Wednesday, July 17, 2024


When and how did NA begin?

Although there are documented occurrences of NA meetings taking place in a “Summer School for Alcohol and Drugs” at Yale in 1948, and in New York, a woman within the ranks of the Salvation Army, named Dorothy Berry, who rose in rank to Brigadier General, encouraging and providing meeting space for NA meetings in their facilities, as well as a Father Dan Egan, who also worked primarily among prostitutes and addicts, the generally accepted “when” comes from the west coast: Sun Valley beginnings’ minutes of meeting in July, 1953.

The “how” is a result of addicts who found the 12 steps of AA to be the solution to recovery from addiction, but who also saw the initial identification of new addicts lacking with alcoholics in AA. With several other addicts and some members of A.A. who had great faith in us and the program, those early addicts formed what we now know as Narcotics Anonymous.

Who are NA's members?

Our members are quite diverse and come from all walks of life. Anyone with the desire to stop using drugs may join our Fellowship. In spite of our differences, the drugs we used, the circumstances of our lives and the degree to which our active addiction had progressed, we share two important things in common: the disease of our addiction and the desire to stop using drugs.

Where do NA meetings occur?
Our meetings are held in any variety of facilities. We cultivate relationships with many facilitators to hold a credible presence in the community, which makes it more possible for suffering addicts to find us. Regardless of where our meetings are located, they are in no way affiliated with any facility and our traditions require that we pay rent (or donate) for the space we use for our meetings.

How can addicts locate NA meetings?
If addicts have never heard of us, they cannot seek us out. If those who work with addicts are unaware of our existence, they cannot refer them to us. Most cities have NA phone lines listed in their directories. The Coastal Carolina Area of Narcotics Anonymous Helpline number is 1-800-691-5427. The system is geared toward delivering a nearby meeting schedule directly to your phone. You’ll also have the option to leave a message for a trusted servant to return your call should you have further questions. If no phone line is listed in your area, feel free to contact our World Service Office at P.O. Box 999, Van Nuys, Ca. 91409, or call them at (818) 773-9999 ext. 771.

How do such diverse addicts relate to each other?

NA has its own vocabulary which is common with our recovery. We do not set any addict or drug apart from others. We use the term addict when describing ourselves, regardless of drugs used. We use the terms “clean,””clean time,” and “recovery” to refer to the recovery process, rather than terms that apply to specific drugs. This way we carry one consistent, clear message that applies to us all.

What about dual addiction, cross-addiction, dual diagnosis, etc?

The term dual addiction has no application for us. The drugs used were just a symptom of the same, singular disease we call addiction. All addicts are welcome in NA. We make no distinction among them.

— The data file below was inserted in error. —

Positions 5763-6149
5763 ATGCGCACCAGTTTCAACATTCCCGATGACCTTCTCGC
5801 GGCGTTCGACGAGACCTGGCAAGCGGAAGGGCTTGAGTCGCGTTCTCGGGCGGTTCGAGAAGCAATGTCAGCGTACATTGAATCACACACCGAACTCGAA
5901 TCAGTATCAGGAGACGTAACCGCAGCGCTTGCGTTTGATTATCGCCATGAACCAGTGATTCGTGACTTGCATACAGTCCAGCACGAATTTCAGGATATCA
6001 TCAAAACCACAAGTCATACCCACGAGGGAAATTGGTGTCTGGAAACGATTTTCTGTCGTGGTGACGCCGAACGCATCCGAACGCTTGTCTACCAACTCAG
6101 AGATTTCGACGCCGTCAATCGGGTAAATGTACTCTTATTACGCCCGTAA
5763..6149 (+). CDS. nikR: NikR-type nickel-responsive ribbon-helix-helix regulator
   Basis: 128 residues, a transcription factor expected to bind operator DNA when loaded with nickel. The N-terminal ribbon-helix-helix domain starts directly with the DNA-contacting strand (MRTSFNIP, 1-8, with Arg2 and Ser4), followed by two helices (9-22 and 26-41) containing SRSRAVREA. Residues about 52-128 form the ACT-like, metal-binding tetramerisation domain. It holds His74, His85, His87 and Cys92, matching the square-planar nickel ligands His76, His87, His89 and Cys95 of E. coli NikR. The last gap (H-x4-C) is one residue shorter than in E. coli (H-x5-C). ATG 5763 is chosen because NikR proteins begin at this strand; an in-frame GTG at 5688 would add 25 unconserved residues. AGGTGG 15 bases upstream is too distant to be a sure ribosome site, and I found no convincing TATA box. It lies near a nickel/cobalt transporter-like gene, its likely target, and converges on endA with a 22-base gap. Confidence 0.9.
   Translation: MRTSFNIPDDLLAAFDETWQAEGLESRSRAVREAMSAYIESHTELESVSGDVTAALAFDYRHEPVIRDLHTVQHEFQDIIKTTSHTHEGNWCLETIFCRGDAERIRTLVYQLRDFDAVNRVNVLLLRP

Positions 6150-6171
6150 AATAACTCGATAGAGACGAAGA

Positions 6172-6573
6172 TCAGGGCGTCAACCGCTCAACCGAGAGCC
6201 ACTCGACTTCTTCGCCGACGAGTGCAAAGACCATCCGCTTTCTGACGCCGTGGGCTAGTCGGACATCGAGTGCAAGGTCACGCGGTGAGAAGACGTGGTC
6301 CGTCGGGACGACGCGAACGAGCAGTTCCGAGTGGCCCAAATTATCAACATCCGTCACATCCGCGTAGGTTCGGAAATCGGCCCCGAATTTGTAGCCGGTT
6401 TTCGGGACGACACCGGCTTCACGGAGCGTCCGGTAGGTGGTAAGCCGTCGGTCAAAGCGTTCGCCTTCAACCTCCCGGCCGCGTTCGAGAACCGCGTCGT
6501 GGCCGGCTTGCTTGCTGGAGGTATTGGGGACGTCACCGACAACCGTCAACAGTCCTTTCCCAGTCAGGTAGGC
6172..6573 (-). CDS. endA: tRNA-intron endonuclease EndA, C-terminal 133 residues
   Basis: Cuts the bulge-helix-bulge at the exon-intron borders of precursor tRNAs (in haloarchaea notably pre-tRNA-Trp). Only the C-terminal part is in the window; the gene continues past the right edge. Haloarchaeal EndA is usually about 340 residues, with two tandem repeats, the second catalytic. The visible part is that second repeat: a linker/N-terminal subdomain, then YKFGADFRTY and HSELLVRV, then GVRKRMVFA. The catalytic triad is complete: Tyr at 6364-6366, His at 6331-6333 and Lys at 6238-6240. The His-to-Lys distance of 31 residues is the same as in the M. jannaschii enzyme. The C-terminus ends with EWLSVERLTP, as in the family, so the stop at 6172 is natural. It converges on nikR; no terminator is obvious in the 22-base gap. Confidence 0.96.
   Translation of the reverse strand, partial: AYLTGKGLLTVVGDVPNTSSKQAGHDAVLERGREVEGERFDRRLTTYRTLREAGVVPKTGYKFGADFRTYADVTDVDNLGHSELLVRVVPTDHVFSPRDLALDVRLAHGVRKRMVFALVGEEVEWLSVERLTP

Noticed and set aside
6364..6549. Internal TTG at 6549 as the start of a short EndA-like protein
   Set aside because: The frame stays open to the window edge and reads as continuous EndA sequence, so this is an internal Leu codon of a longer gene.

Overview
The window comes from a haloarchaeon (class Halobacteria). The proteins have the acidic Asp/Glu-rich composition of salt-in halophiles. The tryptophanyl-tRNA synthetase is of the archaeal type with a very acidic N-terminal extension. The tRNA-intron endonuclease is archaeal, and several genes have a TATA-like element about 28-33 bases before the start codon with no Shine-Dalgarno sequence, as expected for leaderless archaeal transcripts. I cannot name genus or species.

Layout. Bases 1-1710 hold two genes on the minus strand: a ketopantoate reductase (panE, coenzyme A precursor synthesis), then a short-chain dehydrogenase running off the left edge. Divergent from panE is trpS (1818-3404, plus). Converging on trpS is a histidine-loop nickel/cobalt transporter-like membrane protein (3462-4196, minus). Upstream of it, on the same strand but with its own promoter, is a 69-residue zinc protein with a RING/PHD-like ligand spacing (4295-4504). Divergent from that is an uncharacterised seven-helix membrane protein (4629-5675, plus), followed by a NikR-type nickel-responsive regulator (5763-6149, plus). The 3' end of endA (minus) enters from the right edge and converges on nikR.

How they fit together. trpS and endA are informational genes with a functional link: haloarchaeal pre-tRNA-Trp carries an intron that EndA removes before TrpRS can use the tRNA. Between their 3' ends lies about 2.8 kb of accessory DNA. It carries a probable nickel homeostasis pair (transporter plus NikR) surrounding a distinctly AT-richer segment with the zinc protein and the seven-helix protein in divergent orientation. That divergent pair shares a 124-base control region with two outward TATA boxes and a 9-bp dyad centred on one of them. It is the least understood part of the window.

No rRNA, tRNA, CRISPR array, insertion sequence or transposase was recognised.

Does an addict need to be clean to attend an NA meeting?

Newcomers don’t have to be clean when they get here. After the first meeting, we suggest that they keep coming back and come back clean.But it is not required; the only requirement for membership is the DESIRE to stop using. Member using DRT/MAT, while not clean by NA’s standards, are encouraged to keep coming back. Our hope is that using addicts will eventually want what we have found and their desire to stop using will grow into actuality. However, we want the place where we recover to be a safe place for addicts as well as maintain good relations with the facilitators where we meet. For that reason we ask that no drugs or paraphernalia be brought to any meeting.

Do you help with other problems, such as suicide?

We do not, as we are not equipped to handle anything aside from helping addicts stay clean and to find a new way to live. We only deal with recovery from active addiction and only have an opinion about our own program. If you or someone you love is feeling suicidal, please call the national suicide hotline at: 988.

Can non-addicts become NA members?
Non-addicts are very important to NA; but not as members. Many professionals who work with addicts attend our open meetings to find out for themselves how NA works. Family and friends of addicts often attend our social functions and open meetings. Membership, however, is restricted to addicts. We need to preserve the atmosphere of trust and identification so necessary to our recovery. The highest priority at our meetings is the maintenance of an atmosphere where a suffering addict may find hope and recovery.

Is NA only for narcotics addicts?

No. When our Fellowship was named in the 1950’s the understanding of the words narcotic and addict was different from today. The influence of the drug culture in the 1960’s and the 1970’s changed that understanding. A greater variety of drugs are in use today. Only a few are known commonly as narcotics. Over the same period of time the program of Narcotics Anonymous has remained the same. We believe our problem is not the use of any specific drug or group of drugs. Our problem is the disease of addiction and our program is one of abstinence from all drugs.